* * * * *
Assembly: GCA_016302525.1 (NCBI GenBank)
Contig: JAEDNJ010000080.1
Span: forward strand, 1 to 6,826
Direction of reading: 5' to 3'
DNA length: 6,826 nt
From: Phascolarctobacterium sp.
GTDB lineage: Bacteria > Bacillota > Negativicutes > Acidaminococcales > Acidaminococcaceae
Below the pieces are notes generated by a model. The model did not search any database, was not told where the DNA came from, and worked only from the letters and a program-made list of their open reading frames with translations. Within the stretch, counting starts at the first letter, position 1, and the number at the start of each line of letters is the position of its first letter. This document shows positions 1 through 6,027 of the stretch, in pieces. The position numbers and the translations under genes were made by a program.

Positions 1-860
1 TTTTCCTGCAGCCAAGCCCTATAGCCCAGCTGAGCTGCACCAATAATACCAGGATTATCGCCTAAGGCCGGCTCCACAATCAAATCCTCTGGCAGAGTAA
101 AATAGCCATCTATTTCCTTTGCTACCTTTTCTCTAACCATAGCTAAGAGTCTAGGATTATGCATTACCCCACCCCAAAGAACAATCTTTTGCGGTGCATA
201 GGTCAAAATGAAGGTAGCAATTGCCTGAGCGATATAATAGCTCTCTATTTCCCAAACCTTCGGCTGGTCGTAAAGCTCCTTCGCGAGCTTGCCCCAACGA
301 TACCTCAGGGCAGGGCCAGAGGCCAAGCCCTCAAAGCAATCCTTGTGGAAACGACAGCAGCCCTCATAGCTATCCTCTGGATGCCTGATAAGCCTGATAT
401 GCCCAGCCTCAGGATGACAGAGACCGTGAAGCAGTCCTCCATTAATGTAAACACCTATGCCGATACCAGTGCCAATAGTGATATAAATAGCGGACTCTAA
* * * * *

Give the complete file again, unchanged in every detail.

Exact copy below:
Assembly: GCA_016302525.1 (NCBI GenBank)
Contig: JAEDNJ010000080.1
Span: forward strand, 1 to 6,826
Direction of reading: 5' to 3'
DNA length: 6,826 nt
From: Phascolarctobacterium sp.
GTDB lineage: Bacteria > Bacillota > Negativicutes > Acidaminococcales > Acidaminococcaceae
Below the pieces are notes generated by a model. The model did not search any database, was not told where the DNA came from, and worked only from the letters and a program-made list of their open reading frames with translations. Within the stretch, counting starts at the first letter, position 1, and the number at the start of each line of letters is the position of its first letter. This document shows positions 1 through 6,027 of the stretch, in pieces. The position numbers and the translations under genes were made by a program.

Positions 1-860
1 TTTTCCTGCAGCCAAGCCCTATAGCCCAGCTGAGCTGCACCAATAATACCAGGATTATCGCCTAAGGCCGGCTCCACAATCAAATCCTCTGGCAGAGTAA
101 AATAGCCATCTATTTCCTTTGCTACCTTTTCTCTAACCATAGCTAAGAGTCTAGGATTATGCATTACCCCACCCCAAAGAACAATCTTTTGCGGTGCATA
201 GGTCAAAATGAAGGTAGCAATTGCCTGAGCGATATAATAGCTCTCTATTTCCCAAACCTTCGGCTGGTCGTAAAGCTCCTTCGCGAGCTTGCCCCAACGA
301 TACCTCAGGGCAGGGCCAGAGGCCAAGCCCTCAAAGCAATCCTTGTGGAAACGACAGCAGCCCTCATAGCTATCCTCTGGATGCCTGATAAGCCTGATAT
401 GCCCAGCCTCAGGATGACAGAGACCGTGAAGCAGTCCTCCATTAATGTAAACACCTATGCCGATACCAGTGCCAATAGTGATATAAATAGCGGACTCTAA